Phantom phone vibrations are more common than you would think. According to a new study “Phantom Vibration Syndrome is a type of hallucination reported among mobile phone users in the general population. Another similar perception, phantom ringing syndrome, has not been previously described in the medical literature.” Around 80% of us have imagined a phone vibrating in our pocket and 30%have heard our phones ringing when it is not.
I was recently standing in my kitchen cooking dinner when I felt my phone vibrating in my pocket. I reached down to grab it thinking it was a text message. To my shock and surprise I only found an empty pocket. I could feel my leg vibrating and the sensation was unbelievably real. The strange thing is that even after my hand was in my pocket I could feel the vibration.
I looked around the room for my phone an found it sitting on the wood arm of my living room chair. It was vibrating and making a faint sound. This all happened in a matter of thirty seconds. No, I was not going mad, I was experiencing a phantom phone vibration. My unconscious mind had become so sensitive to the faint vibrating sound that when I heard it across the room my body responded.
[easyazon-image align=”left” asin=”B003COCPPO” locale=”us” height=”160″ src=”http://ecx.images-amazon.com/images/I/41GposvbYlL._SL160_.jpg” width=”160″]I had experienced these vibrations as well as phantom ringing several times but never like this. My mind had combined the faint vibrating sound from the wood chair arm and combined it with an old sensation memory of my phone vibrating in my pocket. My brain was literally meshing these sensations together making it almost impossible to distinguish the real vibrating sensation and the phantom sensation.
This experience is is related to signal detection theory or signal recovery in machines. This theory suggests that in heightened states of consciousness including stress and wartime we are more likely to detect fainter stimuli. Has technology put us into a constant state of heightened alertness? If so this could explain why so many people report experiencing this phantom phone vibration.
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Wearable technologies like form fitting body suits that include haptic technologies and micro skin stretch technologies could add an entirely new level of phantom as well as real sensations. Imagine a body suit that has an imbedded wrist band that could send and receive information. If this suit was imbedded with haptic technologies your friend on the other end of the “call” could actually squeeze his wrist and the device would send this information and you would literally feel your wrist being squeezed.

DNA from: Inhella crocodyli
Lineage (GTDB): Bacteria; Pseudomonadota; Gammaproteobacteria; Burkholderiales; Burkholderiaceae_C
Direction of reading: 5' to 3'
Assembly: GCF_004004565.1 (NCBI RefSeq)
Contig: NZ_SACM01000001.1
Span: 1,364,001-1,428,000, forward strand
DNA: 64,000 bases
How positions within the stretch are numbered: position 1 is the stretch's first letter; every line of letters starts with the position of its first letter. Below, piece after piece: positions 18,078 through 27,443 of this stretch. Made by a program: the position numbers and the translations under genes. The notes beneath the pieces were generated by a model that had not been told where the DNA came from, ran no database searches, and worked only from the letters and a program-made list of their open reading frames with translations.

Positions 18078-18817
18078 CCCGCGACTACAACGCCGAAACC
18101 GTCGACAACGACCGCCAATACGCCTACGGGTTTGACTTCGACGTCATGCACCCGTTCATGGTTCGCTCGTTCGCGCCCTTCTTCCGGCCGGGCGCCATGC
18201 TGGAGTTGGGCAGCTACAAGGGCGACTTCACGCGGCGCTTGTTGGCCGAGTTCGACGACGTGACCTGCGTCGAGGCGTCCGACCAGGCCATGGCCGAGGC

[easyazon-image align=”left” asin=”B007NSRUAU” locale=”us” height=”160″ src=”http://ecx.images-amazon.com/images/I/41jq7tTIDpL._SL160_.jpg” width=”160″]Just imagine the incredible ways this technology will change our lives. But think about this. The idea of TechnoTelepathy is a near future reality. No longer is it just “Do you see what I see?” In the coming age of technoTelepathy the question will be “Can you feel what I feel?” Are you ready to send TechnoTelepathy hugs?
Our future will be filled wearable technology. Shirts, watches, headgear, glasses and suits filled with vibrating, beeping, blinking and pulsating electronic devices. We will experience more of these phantom sensations as we move closer into technoTelepathy. We are now experiencing the primary stages of hyper techno-awareness. Our unconscious minds are creating new sensory patterns. patterns that humanity has never experienced before. As new wearable technologies increase our hyper sensitivity our physiological sensations will shift. This shift is a near future shift. We will see multiple perceptual increases in sensitivity in our society and a side effect may be more phantom sensations.
At some point, in the not so distant future, humanity will ask : “What was it like before the time of HapticTelepathy?”
Image Source: flicker Martin Abegglen